Mark Graban (35m 25s):
Laura Kriska (35m 27s):
Yes, exactly. So we weren't able to do that. So eventually our idea kind of changed trajectories and went to the planning department and they then studied this for an entire year. I had given up, I decided that they had just, you know, they didn't want to, they were just entertaining us and you know, oh, isn't that nice. They want to get rid of the uniform. But in fact, to be fair, they went through their own process and eventually concluded that the women's uniform should be made optional.
Laura Kriska (36m 6s):
And one day shortly before my time in Japan ended a message went around the company, Hey, everybody starting on Monday, there's a new policy. And the new policy is that women can choose whether to wear a uniform or not. Yeah. And that was very exciting. I think I have one slide. I know this is probably annoying to try to show the one slide, but the people on the, in the team were very excited about, you know, what's happening. And I remember we, we all gathered that day at lunch to examine like, oh my gosh, what's happening.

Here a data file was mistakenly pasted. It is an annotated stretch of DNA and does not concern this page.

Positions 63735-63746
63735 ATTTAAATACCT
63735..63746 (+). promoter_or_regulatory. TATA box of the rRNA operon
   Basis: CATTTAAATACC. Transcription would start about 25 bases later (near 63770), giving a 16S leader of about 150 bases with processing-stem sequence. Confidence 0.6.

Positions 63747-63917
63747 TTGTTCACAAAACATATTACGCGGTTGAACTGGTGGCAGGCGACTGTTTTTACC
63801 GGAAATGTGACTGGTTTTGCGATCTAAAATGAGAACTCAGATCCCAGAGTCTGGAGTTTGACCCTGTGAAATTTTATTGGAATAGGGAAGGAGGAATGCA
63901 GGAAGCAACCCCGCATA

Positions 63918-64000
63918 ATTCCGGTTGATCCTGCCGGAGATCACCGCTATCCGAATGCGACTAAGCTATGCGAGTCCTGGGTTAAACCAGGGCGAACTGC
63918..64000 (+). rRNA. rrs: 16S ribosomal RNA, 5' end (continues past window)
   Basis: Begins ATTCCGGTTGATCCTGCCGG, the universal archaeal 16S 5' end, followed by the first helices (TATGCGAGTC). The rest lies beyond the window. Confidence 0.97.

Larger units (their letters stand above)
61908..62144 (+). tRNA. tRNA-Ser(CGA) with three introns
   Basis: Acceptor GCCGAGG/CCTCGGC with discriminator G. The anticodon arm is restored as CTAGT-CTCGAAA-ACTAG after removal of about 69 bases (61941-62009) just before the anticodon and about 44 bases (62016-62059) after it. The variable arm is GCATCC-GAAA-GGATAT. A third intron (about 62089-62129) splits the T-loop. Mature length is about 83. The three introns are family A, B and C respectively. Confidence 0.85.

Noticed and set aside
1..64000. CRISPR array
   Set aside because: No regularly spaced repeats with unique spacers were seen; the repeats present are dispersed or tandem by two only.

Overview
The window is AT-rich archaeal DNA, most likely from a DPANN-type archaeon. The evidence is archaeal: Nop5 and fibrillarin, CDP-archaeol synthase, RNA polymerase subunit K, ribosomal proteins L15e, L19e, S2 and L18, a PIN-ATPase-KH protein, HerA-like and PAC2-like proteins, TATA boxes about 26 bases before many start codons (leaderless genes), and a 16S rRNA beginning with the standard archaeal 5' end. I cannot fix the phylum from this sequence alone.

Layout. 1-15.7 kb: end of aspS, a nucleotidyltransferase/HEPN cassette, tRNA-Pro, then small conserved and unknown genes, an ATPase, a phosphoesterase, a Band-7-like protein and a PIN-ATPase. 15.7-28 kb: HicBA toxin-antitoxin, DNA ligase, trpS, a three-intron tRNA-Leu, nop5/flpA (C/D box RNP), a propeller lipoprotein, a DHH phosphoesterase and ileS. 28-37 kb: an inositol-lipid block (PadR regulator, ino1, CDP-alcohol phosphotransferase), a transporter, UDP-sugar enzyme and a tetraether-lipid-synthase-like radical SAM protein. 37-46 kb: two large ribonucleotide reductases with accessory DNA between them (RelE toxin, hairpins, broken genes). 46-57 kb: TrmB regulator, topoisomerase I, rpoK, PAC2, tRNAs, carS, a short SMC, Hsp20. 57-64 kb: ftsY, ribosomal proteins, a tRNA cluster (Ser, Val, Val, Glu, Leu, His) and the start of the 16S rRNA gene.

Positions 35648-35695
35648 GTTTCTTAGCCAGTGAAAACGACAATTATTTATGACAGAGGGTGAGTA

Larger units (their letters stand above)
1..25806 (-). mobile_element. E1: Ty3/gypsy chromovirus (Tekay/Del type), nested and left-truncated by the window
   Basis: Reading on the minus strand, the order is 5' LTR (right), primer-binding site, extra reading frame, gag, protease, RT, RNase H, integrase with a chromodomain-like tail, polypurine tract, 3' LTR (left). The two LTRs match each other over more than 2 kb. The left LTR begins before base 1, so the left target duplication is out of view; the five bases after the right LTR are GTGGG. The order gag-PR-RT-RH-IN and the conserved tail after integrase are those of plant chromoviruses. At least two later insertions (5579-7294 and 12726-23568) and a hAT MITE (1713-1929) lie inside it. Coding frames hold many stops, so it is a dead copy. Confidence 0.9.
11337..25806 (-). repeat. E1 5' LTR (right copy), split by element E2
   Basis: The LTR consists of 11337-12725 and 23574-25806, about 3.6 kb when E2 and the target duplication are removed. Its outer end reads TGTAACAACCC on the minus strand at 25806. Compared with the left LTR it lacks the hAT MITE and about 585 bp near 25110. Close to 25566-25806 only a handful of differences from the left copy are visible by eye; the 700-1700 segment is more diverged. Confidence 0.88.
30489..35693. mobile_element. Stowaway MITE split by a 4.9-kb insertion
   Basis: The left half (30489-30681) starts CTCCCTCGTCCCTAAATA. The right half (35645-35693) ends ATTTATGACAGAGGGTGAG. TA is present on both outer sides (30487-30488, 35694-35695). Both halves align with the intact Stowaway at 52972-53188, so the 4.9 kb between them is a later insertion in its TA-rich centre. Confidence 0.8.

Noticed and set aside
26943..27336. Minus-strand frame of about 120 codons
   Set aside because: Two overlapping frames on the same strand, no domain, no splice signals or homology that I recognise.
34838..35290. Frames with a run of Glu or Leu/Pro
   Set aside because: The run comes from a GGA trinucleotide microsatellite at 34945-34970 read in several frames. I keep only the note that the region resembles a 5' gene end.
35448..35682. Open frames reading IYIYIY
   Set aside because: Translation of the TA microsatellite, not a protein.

Laura Kriska (36m 46s):
I can't believe this, this, you know, they're actually going to move forward with our idea. And even though it was slightly different than we had hoped, oh, here it is. I just love this little image, this uniform,
Mark Graban (37m 3s):
I see. Blouse plus skirt plus.
Laura Kriska (37m 7s):